Judicial Oversight in Two Dimensions: Charting Area and Intensity in the Decisions of Justice Stevens
Allison Marston Danner
Vanderbilt Law School
New York University School of Law; University of Chicago - Law School
Fordham Law Review, Vol. 74, 2006
Vanderbilt Public Law Research Paper No. 05-37
Federal judges can construct their relationship with other government institutions in many different ways. This paper identifies two dimensions along which that association can be defined: (1) the total area in which courts might substitute their judgment for that of other officials, and (2) the average intensity of judicial review within that area. The decisions of Justice Stevens illustrate that the values on these two axes need not move together. Courts might, for example, exchange intensity for area and thus engage in relatively deferential review across a wide range of government activity. Doing so enhances the judiciary's ability to vindicate the unlikely claim of an injured citizen and to prevent official wrongdoing from migrating to unmonitored areas - and yet the model prevents courts from dominating other institutions or disregarding their considered, expert, and politically accountable judgment. This large-area/low-intensity combination has significant drawbacks, however. It might unduly escalate decision costs, especially for officials not sitting on the Supreme Court. But there is a set of assumptions on which the model might make sense, and the paper closes by briefly identifying them.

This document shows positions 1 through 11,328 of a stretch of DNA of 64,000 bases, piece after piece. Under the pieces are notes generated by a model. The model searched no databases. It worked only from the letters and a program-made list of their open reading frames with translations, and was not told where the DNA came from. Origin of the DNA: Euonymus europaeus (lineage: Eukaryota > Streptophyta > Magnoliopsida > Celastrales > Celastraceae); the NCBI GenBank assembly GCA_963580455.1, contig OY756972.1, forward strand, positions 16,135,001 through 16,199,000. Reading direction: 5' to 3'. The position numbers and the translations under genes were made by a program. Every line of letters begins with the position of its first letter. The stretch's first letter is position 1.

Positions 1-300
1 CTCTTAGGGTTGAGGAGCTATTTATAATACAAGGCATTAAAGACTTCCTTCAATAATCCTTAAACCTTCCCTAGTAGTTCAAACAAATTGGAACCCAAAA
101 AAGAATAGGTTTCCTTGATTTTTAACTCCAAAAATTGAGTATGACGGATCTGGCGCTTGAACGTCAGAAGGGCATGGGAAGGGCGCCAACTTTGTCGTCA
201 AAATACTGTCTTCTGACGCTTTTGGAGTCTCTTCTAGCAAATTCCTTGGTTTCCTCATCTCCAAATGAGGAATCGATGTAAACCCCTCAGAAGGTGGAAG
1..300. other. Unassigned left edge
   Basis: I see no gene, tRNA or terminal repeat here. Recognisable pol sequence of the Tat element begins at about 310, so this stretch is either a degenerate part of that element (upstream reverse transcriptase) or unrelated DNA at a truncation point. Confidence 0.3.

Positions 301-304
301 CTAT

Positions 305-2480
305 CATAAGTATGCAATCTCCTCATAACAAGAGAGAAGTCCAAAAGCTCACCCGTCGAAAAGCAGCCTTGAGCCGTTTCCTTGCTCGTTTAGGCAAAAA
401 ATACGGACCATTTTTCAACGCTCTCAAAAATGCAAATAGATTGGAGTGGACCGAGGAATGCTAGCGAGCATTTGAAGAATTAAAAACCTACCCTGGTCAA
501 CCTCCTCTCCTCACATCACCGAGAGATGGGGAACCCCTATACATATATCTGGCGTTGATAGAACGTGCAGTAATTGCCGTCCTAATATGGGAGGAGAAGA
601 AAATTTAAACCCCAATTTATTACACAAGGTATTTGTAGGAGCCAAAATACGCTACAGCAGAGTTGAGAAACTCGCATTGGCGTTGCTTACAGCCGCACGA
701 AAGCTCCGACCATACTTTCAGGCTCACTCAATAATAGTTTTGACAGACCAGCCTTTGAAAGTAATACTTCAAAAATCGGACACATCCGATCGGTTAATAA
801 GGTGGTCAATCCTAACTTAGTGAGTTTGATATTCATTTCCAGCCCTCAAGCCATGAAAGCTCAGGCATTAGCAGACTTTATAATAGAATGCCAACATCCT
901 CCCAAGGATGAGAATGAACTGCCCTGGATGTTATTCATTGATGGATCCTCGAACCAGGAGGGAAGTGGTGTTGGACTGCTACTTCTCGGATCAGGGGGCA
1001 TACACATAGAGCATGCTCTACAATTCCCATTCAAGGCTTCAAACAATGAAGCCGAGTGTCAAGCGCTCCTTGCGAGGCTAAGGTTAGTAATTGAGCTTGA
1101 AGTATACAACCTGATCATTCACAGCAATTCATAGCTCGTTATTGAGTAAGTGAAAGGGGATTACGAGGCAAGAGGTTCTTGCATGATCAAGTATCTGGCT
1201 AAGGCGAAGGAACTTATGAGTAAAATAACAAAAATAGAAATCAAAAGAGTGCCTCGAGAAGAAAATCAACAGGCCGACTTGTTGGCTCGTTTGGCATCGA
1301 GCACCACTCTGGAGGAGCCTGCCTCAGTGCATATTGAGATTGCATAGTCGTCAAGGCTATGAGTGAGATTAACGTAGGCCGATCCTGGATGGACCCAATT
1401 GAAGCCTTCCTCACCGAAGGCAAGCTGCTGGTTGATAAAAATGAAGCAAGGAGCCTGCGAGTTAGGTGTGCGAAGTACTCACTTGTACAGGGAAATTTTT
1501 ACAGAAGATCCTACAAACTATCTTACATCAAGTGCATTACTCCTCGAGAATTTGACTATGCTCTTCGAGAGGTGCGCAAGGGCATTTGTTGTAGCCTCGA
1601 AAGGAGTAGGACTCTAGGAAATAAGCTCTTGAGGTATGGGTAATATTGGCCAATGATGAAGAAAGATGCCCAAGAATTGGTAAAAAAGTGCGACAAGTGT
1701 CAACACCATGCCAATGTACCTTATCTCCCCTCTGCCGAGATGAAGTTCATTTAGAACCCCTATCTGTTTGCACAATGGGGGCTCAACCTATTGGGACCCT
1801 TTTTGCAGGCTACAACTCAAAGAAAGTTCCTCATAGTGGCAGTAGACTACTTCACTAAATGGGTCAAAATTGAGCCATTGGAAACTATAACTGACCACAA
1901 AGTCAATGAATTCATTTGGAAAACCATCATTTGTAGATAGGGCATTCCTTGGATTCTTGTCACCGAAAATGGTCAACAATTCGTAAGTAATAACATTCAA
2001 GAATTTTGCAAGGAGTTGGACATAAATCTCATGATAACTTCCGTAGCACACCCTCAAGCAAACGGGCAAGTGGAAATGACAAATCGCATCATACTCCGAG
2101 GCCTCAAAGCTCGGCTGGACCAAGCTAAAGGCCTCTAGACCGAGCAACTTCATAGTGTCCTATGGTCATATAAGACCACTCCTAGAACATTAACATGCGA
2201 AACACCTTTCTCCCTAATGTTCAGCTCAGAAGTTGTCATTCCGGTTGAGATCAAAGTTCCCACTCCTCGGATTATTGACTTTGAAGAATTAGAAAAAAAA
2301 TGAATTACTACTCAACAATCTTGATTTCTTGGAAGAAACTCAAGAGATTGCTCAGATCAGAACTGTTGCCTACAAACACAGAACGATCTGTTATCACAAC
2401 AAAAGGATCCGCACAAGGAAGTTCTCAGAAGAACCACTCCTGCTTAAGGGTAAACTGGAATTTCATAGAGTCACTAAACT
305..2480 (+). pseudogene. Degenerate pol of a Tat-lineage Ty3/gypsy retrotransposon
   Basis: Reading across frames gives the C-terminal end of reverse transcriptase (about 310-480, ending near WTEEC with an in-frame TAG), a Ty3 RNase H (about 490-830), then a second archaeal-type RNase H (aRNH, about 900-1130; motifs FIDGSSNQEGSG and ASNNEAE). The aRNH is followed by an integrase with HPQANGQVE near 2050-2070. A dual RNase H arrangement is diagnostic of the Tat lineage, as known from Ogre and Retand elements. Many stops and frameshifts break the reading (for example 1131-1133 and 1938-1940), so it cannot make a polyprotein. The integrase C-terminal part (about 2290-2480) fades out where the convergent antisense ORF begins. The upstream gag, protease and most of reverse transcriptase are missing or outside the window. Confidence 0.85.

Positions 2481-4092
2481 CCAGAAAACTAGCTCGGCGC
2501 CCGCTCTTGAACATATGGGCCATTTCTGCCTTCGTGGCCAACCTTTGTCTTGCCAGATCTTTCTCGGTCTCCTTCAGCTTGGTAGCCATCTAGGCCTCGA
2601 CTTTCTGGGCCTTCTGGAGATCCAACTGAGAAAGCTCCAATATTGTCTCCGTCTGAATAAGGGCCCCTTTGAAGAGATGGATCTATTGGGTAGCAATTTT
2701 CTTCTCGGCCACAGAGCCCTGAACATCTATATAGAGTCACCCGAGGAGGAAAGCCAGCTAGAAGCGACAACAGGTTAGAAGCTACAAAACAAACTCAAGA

Number of Pages in PDF File: 30
Keywords: judicial review, oversight, jurisdiction, deference, stevensAccepted Paper Series
Date posted: November 16, 2005
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